Delivering the state of the industry address at the group's Fresh Summit here at the Georgia World Congress Center earlier this week, Silberman alluded to a lack of knowledge among fresh produce growers and packers about the nature of foodservice, including distribution and operators, as he underscored the opportunities available to them as consumers choose more of their products while dining out.
Silberman pointed out that consumers often time get their first taste of specialty fruits and vegetables in a restaurant and then look for them in retail. The industry would reap the benefits of this expanding foodservice marketplace if it created separate channels of management, marketing and sales.
He said the PMA would become a clearinghouse for its members about distribution to help them get their products to commercial and non-commercial operators around the country. The PMA has already addressed the industry-wide concerns about the lack of qualified delivery drivers by creating a Transportation Taskforce to look into this issue and come up with wide-ranging solutions that would benefit the entire distribution stream from field to restaurant.
CONSUMERS REACH FOR PRODUCE IN RESTAURANTS Silberman cited National Restaurant Association statistics, which testified to the growth of consumers' selection of fruits and vegetables in restaurants. Salads as entrees are most often selected in family, casual and fine dining environments, he said. Other produce options that regularly attract consumers in those restaurants are vegetarian entrees, salads, vegetables and fruit as sides, as well as local foods and produce, he pointed out.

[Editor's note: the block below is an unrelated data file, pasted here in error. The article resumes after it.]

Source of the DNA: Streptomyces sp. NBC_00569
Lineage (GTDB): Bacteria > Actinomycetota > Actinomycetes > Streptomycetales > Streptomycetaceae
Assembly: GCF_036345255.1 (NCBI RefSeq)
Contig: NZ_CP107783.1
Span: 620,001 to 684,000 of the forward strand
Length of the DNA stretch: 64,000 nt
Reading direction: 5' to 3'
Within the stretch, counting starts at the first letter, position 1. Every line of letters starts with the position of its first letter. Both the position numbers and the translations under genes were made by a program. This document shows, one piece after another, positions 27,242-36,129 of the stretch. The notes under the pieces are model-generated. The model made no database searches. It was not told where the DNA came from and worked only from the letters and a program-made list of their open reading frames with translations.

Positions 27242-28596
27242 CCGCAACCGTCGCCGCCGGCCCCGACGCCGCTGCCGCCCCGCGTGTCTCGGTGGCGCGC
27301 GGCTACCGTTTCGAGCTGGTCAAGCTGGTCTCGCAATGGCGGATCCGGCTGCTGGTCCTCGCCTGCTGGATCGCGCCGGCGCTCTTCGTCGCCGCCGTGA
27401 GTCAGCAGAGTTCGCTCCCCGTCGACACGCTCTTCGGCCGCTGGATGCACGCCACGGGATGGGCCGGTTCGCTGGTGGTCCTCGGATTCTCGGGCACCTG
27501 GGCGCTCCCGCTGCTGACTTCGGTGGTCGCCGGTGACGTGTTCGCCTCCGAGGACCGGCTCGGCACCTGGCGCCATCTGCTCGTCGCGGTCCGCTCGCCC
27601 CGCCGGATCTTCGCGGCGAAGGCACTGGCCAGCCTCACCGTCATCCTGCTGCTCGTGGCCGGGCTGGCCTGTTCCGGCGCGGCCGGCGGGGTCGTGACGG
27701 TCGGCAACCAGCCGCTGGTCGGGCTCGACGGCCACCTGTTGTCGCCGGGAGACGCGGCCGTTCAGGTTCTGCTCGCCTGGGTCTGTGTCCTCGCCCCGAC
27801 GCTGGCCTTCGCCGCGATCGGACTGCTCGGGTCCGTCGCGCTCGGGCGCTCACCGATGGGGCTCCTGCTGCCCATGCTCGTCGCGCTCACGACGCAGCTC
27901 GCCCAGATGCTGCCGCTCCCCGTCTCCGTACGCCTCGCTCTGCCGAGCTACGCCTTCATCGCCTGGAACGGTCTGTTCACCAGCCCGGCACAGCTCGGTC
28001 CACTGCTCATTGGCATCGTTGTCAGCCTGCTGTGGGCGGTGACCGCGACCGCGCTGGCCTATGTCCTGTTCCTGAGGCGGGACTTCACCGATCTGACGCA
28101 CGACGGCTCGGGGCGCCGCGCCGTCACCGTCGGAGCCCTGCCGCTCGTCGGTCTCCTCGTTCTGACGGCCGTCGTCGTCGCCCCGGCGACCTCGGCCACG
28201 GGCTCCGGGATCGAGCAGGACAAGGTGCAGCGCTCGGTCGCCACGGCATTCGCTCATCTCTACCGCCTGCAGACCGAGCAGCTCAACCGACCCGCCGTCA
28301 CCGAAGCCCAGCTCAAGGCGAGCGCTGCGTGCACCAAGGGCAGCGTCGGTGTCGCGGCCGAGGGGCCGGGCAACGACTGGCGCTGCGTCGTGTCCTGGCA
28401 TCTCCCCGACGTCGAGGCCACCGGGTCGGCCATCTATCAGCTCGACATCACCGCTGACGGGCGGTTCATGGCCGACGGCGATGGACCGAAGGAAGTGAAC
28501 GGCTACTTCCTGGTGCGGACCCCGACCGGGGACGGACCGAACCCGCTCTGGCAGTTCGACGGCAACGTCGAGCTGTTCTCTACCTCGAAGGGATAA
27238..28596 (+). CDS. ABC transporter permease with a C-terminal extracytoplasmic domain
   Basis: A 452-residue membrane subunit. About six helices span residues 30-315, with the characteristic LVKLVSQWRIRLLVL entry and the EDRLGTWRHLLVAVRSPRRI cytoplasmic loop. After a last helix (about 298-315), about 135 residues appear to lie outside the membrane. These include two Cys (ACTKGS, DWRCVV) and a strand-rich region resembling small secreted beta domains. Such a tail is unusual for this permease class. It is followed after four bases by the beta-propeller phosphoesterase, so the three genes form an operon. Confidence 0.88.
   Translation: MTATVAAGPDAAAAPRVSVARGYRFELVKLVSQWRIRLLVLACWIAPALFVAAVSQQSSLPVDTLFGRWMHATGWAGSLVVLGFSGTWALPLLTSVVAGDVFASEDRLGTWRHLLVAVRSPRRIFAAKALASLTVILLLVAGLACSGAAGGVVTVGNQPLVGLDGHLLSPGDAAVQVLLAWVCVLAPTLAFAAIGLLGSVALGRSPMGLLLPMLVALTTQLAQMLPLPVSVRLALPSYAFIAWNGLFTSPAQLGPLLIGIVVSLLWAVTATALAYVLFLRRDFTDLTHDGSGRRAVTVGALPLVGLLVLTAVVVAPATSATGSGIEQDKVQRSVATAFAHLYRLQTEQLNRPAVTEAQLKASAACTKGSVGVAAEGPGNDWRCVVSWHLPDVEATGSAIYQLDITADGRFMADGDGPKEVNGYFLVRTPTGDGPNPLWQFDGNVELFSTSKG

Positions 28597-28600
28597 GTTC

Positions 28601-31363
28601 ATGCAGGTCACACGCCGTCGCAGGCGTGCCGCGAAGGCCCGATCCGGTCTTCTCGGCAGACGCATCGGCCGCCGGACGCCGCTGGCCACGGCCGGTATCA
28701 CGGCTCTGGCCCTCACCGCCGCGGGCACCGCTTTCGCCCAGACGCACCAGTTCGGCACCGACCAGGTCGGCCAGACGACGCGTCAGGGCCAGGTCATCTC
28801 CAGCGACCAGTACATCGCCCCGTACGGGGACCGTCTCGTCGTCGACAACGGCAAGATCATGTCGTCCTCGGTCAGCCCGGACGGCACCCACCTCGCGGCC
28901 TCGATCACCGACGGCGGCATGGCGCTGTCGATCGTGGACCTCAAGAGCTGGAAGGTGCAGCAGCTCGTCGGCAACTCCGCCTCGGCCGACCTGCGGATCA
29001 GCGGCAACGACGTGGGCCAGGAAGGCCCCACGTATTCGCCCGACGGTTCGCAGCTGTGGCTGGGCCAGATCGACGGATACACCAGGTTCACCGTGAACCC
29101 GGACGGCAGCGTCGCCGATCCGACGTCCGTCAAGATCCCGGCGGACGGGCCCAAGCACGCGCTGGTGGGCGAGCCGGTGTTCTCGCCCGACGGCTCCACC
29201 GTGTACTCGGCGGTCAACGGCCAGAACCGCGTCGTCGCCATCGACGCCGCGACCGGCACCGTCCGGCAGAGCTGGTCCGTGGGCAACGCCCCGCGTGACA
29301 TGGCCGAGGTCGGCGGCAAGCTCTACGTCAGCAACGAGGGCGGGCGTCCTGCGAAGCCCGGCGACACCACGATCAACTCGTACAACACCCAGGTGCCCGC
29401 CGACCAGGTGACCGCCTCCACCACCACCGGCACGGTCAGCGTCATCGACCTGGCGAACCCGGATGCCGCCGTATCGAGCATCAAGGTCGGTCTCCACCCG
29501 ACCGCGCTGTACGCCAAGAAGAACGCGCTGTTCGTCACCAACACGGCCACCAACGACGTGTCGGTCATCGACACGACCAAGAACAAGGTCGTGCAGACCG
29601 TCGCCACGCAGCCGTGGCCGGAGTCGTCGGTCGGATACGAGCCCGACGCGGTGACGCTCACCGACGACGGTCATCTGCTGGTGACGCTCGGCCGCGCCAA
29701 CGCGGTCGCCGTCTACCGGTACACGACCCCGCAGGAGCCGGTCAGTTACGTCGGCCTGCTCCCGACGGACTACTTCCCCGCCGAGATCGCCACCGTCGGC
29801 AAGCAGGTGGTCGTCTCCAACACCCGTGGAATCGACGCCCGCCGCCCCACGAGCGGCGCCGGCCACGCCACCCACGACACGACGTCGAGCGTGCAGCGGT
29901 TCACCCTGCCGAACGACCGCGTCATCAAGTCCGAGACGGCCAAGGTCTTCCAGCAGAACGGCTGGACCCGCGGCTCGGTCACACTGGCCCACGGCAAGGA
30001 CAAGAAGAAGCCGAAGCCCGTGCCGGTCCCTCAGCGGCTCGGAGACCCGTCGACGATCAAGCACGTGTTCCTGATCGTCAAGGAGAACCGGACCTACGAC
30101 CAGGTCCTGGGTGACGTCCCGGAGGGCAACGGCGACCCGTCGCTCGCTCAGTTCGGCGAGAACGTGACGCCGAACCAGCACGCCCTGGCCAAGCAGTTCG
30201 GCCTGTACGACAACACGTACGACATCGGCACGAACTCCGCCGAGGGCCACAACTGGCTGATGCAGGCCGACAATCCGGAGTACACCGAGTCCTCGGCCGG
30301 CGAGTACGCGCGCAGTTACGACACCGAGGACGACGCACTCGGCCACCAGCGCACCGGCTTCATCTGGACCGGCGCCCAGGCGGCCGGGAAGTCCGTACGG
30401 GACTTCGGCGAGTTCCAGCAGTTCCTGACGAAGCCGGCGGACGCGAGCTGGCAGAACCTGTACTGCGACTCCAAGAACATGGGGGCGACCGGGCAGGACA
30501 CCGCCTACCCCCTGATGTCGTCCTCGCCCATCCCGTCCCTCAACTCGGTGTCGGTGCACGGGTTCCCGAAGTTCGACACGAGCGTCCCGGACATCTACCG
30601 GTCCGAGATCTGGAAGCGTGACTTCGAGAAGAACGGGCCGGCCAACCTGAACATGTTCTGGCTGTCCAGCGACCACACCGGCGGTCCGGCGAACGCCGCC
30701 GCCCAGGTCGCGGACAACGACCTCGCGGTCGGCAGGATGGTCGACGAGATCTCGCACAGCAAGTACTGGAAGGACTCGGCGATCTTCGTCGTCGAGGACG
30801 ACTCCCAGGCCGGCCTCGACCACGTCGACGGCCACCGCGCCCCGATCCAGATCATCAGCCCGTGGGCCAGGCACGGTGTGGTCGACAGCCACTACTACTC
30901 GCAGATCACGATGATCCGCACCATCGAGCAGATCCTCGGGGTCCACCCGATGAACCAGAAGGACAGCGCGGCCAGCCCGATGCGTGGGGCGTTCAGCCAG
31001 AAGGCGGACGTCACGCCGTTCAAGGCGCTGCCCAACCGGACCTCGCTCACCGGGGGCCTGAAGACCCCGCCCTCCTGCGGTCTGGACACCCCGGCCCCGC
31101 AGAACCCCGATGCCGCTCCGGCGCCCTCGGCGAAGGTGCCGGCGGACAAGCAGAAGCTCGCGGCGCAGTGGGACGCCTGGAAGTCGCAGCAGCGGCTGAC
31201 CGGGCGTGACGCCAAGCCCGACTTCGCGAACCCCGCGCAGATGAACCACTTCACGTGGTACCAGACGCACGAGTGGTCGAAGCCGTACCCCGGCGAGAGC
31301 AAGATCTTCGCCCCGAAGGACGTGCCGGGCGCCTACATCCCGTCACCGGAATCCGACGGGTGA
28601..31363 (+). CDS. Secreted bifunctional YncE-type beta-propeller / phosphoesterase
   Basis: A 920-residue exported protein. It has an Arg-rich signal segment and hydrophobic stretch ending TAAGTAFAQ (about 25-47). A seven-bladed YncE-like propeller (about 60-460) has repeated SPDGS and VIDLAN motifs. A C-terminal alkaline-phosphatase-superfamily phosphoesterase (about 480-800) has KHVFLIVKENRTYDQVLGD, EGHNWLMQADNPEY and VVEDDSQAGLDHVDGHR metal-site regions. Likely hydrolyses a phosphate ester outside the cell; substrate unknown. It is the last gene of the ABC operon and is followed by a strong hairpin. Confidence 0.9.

QSR, which has been driving fresh produce innovation in foodservice and its popularity among consumers, has also seen the growth of entrÃƒÂ©e salads, vegetarian entrees, and salad, fruit and vegetable side dishes, he said.
The extent of fresh produce's continued growth in foodservice will depend on the development of flavors and how the category is marketed and merchandised to consumers.
The entire category is experiencing a great deal of consumer interest due to the perceived healthfulness of fresh fruits and produce.
Silberman also offered a series of ideas that could sway school children from choosing sweet snacks to fruits. He indicated that the industry, though its distributors, is presented with growth opportunities in the noncommercial arena. He said that children could be induced into snacking on fruit with the appropriate flavor palette and manageable portions. Children, who are susceptible to peer pressure, will pick up fruit when they see their friends doing the same.